Using argument vectors along specific dimensions during broadcast()

I’m wondering if there is a way to use vector arguments along specific dimensions during broadcast().

For example, consider a function f(x,y,z) takeing three arguments corresponding to the 3D Cartesian coordinates. I have the x-, y-, z-coordinates as three separate vectors: xs::Vector{Float64}, ys::Vector{Float64}, zs::Vector{Float64}. I would like to broadcast f() over the 3D grid defined by xs, ys, zs. This can be achieved by

Nx, Ny, Nz = length(xs), length(ys), length(zs)
xs2 = reshape(xs, (Nx, 1, 1))
ys2 = reshape(ys, (1, Ny, 1))
zs2 = reshape(zs, (1, 1, Nz))

F = broadcast(f, xs2,  ys2, zs2)

but reshape() is allocating. So, I’m wondering if there is a way to achieve the above without reshape(), probably something like

F = broadcast(f, xs,  ys, zs, dims=(1,2,3))

where dims specify the dimension along which the three arguments need to be aligned.

Or, is there a way to turn a vector into an arbitrary dimensional linear array without allocation? I tried something like permutedims(), but it didn’t work.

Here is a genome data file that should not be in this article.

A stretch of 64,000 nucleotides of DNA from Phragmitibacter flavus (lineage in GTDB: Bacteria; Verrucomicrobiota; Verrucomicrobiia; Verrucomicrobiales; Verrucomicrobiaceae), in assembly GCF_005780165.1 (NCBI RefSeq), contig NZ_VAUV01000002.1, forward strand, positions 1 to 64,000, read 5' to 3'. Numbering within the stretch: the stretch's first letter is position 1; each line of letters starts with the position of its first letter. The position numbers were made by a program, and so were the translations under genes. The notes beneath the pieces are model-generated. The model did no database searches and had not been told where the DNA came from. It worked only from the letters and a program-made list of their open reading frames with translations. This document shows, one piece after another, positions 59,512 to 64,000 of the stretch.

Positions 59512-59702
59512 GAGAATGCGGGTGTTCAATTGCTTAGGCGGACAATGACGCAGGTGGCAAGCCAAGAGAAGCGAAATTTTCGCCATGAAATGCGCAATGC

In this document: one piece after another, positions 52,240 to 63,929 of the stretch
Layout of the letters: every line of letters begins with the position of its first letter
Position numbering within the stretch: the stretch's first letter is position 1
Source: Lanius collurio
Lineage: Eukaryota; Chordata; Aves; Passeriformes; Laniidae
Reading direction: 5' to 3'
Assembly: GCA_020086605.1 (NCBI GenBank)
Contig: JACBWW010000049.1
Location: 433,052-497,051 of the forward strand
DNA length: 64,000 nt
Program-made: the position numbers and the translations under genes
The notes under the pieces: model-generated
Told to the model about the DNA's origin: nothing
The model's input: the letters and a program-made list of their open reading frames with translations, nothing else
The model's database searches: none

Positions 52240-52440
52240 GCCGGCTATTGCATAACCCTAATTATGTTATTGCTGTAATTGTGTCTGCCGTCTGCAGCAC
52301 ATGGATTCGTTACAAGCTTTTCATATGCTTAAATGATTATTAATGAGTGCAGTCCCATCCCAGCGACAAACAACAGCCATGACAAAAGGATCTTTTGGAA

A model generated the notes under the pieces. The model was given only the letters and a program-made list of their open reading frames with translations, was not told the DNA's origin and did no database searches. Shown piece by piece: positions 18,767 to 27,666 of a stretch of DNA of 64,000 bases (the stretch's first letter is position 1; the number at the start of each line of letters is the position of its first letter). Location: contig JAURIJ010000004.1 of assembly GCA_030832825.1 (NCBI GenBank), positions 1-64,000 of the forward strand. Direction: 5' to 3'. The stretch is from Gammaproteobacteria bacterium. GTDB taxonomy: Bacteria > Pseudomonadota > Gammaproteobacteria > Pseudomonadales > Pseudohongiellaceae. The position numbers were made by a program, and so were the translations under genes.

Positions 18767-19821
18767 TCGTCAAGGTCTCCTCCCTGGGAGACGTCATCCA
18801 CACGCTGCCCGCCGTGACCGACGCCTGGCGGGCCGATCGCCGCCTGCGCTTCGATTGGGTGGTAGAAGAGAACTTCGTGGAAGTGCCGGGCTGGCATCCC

reshape should not allocate.

It does a small amount for builtin Arrays (it’s just for the array header, not copying the data). You unfortunately need to explicitly opt-in to the pure-Julia reshape with ReshapedArray. (cf #36313).

Instead of broadcasting, I’d use Iterators.product here:

F = [f(x,y,z) for (x,y,z) in Iterators.product(xs, ys, zs)]


using Tullio
@tullio F[i,j,k] := f(x[i], y[j], z[k])

@mbauman and @hendri54, thanks for the cool tricks. Actually I’m doing on GPU as well, and both methods use scalar indexing, which is slow on GPU. For example, with a setup

using CUDA
xs = cu(rand(10)); ys = cu(rand(20)); zs = cu(rand(30));
f(x,y,z) = x+y+z

I get

julia> F = [f(x,y,z) for (x,y,z) in Iterators.product(xs, ys, zs)]
ERROR: Scalar indexing is disallowed.


julia> using Tullio

julia> F = cu(rand(10,20,30));

julia> @tullio F[i,j,k] := f(xs[i], ys[j], zs[k])
ERROR: Scalar indexing is disallowed.

Wondering if there is a GPU-friendly workaround.